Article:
MANTA, Santa Maria del Monastero


Santa Maria del Monastero was the first Christian worship building in Manta and is also one of the oldest religious monuments in southern Piedmont. The shape of the apses and internal pillars places the construction of the church around the end of the eleventh century. It appears in documents however at a later date: it is in fact mentioned in two acts of donation, respectively in 1175 and 1182. At the time it was a dependency of the Abbey of Pedona, today Borgo San Dalmazzo, which boasted numerous religious foundations in the area. Next to the church there was a monastery of Benedictine monks, from which the name derives; during the sixteenth century it was destroyed and replaced by a furnace, of which no trace remains and in the fifteenth century, the church became a cemetery chapel for the wealthiest families. It was frequented by the population of the plain until 1673, when the current parish of Santa Maria degli Angeli was opened for worship; the inhabitants of the hill instead gathered in the parish church of the castle. After years of neglect, some works in the eighteenth century changed its appearance: the façade was renovated, the bell tower was constructed, and the high altar was positioned. Abandoned once again in the nineteenth century and used as a military command in the Second World War, it was rediscovered and restored at the beginning of the new millennium and today it is a place dedicated to culture.

The Church

Today, the building’s original appearance is only partially preserved: externally, the most intact part are the beautiful apses, which still show traces of the hanging arches above the mullioned windows. The gabled façade was instead rebuilt in 1760. Internally there are three naves, punctuated by four pillars made of stone with some brick inserts. Light enters the church through the openings on the façade and the single-lancet windows of the apse. The excavations in the nineties brought to light part of the original flooring: in the fifteenth century, when the church was used as a burial place, the floor had in fact been raised about 90 centimetres. The funeral function continued for centuries, as evidenced by the slab reminiscent of the burial of Francesco Franchi, dated 1539. There were many floor tombstones, unfortunately replaced with stone slabs during the restoration.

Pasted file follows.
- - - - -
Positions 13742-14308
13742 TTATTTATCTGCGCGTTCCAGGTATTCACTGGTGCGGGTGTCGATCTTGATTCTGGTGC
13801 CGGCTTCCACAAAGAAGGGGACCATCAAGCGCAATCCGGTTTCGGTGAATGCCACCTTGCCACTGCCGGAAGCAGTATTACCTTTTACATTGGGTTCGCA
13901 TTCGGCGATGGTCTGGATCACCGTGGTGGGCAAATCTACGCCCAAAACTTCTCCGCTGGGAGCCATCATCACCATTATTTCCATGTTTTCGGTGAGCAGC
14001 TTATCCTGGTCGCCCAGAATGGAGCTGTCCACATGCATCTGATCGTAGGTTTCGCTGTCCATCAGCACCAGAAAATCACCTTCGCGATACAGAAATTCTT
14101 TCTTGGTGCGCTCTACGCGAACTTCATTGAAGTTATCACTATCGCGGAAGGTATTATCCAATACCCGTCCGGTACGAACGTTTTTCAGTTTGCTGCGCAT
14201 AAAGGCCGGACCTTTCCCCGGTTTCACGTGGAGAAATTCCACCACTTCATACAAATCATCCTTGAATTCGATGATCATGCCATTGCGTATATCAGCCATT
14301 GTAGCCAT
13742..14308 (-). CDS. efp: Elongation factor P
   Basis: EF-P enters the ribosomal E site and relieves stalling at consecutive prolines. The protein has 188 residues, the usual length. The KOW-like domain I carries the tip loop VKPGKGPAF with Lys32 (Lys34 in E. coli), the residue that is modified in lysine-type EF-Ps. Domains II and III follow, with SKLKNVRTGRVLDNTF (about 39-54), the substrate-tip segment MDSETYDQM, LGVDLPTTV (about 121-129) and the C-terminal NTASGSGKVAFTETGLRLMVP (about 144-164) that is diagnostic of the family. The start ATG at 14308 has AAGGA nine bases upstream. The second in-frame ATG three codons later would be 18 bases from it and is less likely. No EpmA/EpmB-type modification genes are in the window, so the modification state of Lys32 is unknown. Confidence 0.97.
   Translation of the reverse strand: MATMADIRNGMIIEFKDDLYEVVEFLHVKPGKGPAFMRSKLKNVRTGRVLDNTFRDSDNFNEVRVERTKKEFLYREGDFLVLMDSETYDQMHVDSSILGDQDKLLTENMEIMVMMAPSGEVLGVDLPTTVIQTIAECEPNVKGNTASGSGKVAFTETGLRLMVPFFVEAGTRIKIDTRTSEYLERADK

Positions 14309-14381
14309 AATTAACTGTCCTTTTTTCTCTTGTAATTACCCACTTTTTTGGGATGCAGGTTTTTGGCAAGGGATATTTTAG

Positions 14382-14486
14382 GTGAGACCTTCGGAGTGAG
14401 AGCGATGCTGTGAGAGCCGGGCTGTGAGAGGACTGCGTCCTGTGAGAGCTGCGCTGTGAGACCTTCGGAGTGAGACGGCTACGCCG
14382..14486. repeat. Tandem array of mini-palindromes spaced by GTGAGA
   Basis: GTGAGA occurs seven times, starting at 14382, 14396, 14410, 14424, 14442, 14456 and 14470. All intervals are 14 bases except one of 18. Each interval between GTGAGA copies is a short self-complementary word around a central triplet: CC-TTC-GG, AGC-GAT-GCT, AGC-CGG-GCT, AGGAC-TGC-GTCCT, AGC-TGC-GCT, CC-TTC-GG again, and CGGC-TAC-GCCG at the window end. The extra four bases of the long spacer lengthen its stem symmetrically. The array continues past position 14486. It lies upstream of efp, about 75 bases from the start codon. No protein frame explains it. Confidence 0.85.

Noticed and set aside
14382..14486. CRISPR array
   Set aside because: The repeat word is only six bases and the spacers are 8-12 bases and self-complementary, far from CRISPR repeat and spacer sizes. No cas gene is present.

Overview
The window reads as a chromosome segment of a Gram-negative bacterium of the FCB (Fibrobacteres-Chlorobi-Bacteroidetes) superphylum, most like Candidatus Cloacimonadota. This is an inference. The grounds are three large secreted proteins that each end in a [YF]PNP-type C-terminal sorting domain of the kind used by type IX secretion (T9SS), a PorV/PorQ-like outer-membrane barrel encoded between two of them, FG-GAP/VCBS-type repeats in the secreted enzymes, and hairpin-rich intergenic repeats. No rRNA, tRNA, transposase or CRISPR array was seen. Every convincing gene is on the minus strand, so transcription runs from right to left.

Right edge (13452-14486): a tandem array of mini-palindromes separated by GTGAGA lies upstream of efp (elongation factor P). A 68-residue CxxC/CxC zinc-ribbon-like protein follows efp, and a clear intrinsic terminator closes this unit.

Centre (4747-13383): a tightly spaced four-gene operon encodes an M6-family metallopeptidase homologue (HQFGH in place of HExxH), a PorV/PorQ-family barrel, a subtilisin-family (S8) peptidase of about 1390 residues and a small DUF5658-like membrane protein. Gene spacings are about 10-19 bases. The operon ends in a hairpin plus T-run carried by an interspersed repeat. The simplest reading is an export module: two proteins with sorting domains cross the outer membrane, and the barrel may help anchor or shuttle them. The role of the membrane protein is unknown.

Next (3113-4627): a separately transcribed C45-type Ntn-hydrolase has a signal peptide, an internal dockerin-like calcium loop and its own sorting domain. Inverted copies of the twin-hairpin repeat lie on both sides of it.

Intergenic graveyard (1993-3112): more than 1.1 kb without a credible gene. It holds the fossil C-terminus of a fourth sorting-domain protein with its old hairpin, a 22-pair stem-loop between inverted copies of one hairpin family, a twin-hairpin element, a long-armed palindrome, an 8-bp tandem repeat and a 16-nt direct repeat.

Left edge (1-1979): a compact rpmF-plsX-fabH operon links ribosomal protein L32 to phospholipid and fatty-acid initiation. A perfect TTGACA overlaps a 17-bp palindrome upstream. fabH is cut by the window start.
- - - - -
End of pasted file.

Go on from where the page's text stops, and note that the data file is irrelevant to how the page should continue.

The Frescoes

The fresco decoration is mainly in the two side aisles and dates to the fifteenth century. In the left one there is a box with the representatives of the great monastic congregations: Saint Benedict and Saint Bernardine of Siena. Next to it is an Annunciation with the particular representation of the homunculus, that is, the figure of a little man descending towards Mary. It is the Child Jesus, as shown by the halo and the cross on his shoulders. It is a rather rare iconography, often cancelled in the era of Counter-Reformation.

The most important cycle is found in the right aisle. Partly torn in 1979 and placed for almost thirty years in the museums of Saluzzo and Turin, the frescoes were relocated in 2007. The cycle consists of several figures of particularly venerated saints, portrayed full-length with great attention to detail: St. Nicholas, St. Leo (patron of Manta), St. Blaise, St. James the Great and St. Benedict. On the altar a Veronica was rediscovered with Saints Peter and Paul. Next to these are narrative scenes, full of pathos: the deposition of Christ in the sepulchre, the Annunciation, the Trinity and above all the large Last Judgment on the right wall. The large box is dominated by Christ the Judge at the centre of the mandorla supported by angels: it is a majestic and terrible figure, which saves or condemns as the fluttering scrolls recall. The spectator is drawn in by the powerful and pathetic figures, but - at the same time - can only admire the refined elegance of fashion and costume data.

Datable to the Thirties of the Fifteenth century, the frescoes were created by a workshop strongly influenced by the style of the baronial hall of the nearby castle, painted a decade earlier. We are in the International Gothic period, which loves to mix the refined elegance of the courts with rough and popular features. According to the latest studies, this workforce would have also worked in the ancient church of the castle. The emblem repeated in several parts suggests the commissioners were members of the Urtica family of Verzuolo, vassals of the Marquises. Along the wall are other scenes, not all legible. We recognize the martyrdom of Saint Sebastian and a box with Saint Fabiano, Saint Anthony the Abbot and a Saint Sebastian, this time represented in the guise of a noble knight.


Direction: Paolo Ansaldi
Post-Production: VDEA Produzioni
Translations: Europa 92
Copywriter and research: Laura Marino


Municipality of Manta


Loredana Conte